Reviews



Cliches and social issues


(Saturday 04 June 2005)
Tearing Up The Album Chart (West Midlands Records)
Go-Kart Mozart

The second album of the group that frontman Lawrence proclaimed as "The world's first B-side band," has progressed favourably from the aborted attempts of its predecessor Instant Wigwam And Igloo Mixture.

Clocking in at a shade over half an hour, Tearing Up the Album Chart confronts topics such as drugs, sex, homelessness, teenage crime, geographical rivalry and obsessive record buyers, all within the seemingly restrictive genre of saccharin-style pop.

Elements of inspired genius pepper this album. Fuzzy Duck is a surreal example, where the lyrics largely consist of imaginary band names set to an electronic waltz.

City Centre paints a bleak picture of any British city's homeless situation, mixing powerful imagery with deliberate pop cliches, enabling the listener to laugh, cringe and think in equal measure.

Listening To Marmalade is a scathing attack on tunnel-visioned music obsessives and makes spurious allegations that will undoubtedly alienate the band from all record-fair stallholders.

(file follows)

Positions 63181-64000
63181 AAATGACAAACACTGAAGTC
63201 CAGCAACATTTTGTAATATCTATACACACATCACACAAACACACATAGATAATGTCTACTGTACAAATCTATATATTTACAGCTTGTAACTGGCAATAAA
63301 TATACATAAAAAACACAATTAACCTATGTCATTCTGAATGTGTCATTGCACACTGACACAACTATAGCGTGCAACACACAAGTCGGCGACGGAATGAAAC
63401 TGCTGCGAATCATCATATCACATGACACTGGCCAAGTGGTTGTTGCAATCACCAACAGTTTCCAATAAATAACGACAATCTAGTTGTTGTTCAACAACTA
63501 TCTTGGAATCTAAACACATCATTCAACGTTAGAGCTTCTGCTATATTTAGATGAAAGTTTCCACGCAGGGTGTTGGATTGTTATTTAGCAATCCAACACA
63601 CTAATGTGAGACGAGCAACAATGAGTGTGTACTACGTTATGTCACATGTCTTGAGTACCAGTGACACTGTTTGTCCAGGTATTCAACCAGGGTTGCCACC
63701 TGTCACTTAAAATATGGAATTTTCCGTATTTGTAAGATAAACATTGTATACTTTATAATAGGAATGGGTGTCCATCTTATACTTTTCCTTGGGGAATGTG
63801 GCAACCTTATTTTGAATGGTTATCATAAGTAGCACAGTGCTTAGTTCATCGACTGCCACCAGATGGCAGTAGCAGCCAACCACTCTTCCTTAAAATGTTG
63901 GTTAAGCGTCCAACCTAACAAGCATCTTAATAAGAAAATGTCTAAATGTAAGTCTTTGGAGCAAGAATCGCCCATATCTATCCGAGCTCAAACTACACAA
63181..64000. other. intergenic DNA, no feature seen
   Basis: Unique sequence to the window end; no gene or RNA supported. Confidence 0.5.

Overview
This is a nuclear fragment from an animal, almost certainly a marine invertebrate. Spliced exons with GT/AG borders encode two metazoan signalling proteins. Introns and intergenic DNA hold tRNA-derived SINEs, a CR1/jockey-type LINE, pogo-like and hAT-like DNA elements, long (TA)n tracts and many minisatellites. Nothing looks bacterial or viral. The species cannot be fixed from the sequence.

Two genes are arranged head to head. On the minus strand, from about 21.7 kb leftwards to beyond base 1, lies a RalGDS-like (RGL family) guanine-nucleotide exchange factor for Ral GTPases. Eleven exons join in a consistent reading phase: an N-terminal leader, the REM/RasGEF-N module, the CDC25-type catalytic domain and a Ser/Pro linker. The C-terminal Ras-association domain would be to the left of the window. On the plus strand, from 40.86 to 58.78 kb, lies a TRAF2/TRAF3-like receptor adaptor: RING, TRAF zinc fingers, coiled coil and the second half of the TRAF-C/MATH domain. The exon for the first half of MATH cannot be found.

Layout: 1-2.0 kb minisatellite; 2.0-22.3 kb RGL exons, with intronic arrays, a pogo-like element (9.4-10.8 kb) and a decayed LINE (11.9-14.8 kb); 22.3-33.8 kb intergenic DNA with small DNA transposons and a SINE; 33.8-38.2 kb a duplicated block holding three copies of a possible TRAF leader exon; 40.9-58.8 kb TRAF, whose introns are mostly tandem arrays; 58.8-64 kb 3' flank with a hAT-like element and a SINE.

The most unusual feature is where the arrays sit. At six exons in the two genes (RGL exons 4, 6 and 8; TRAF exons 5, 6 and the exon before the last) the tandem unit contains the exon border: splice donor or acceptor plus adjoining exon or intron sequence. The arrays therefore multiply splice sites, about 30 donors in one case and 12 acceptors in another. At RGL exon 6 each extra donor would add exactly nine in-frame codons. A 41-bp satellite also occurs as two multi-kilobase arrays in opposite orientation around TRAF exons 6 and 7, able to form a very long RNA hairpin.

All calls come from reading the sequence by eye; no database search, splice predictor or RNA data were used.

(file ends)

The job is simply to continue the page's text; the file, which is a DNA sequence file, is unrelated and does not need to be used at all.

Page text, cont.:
On A Building Site could be a theme to a future trashy sitcom, while Delta Echo Echo Beta Alpha Neon Kettle is more than a passing nod to Lawrence's ex-Felt collaborator Maurice Deebank.

The album's flaws reside in tracks like Summer is Here and Electric Rock'n'Roll, where the attempted ironic touches become a little too heavy handed, but overall, Tearing Up The Album Chart is a concise, incisive, social comment of an album set to music usually associated with pre-teens.

Laurence's unorthodox mission is accomplished.

Lee McFadden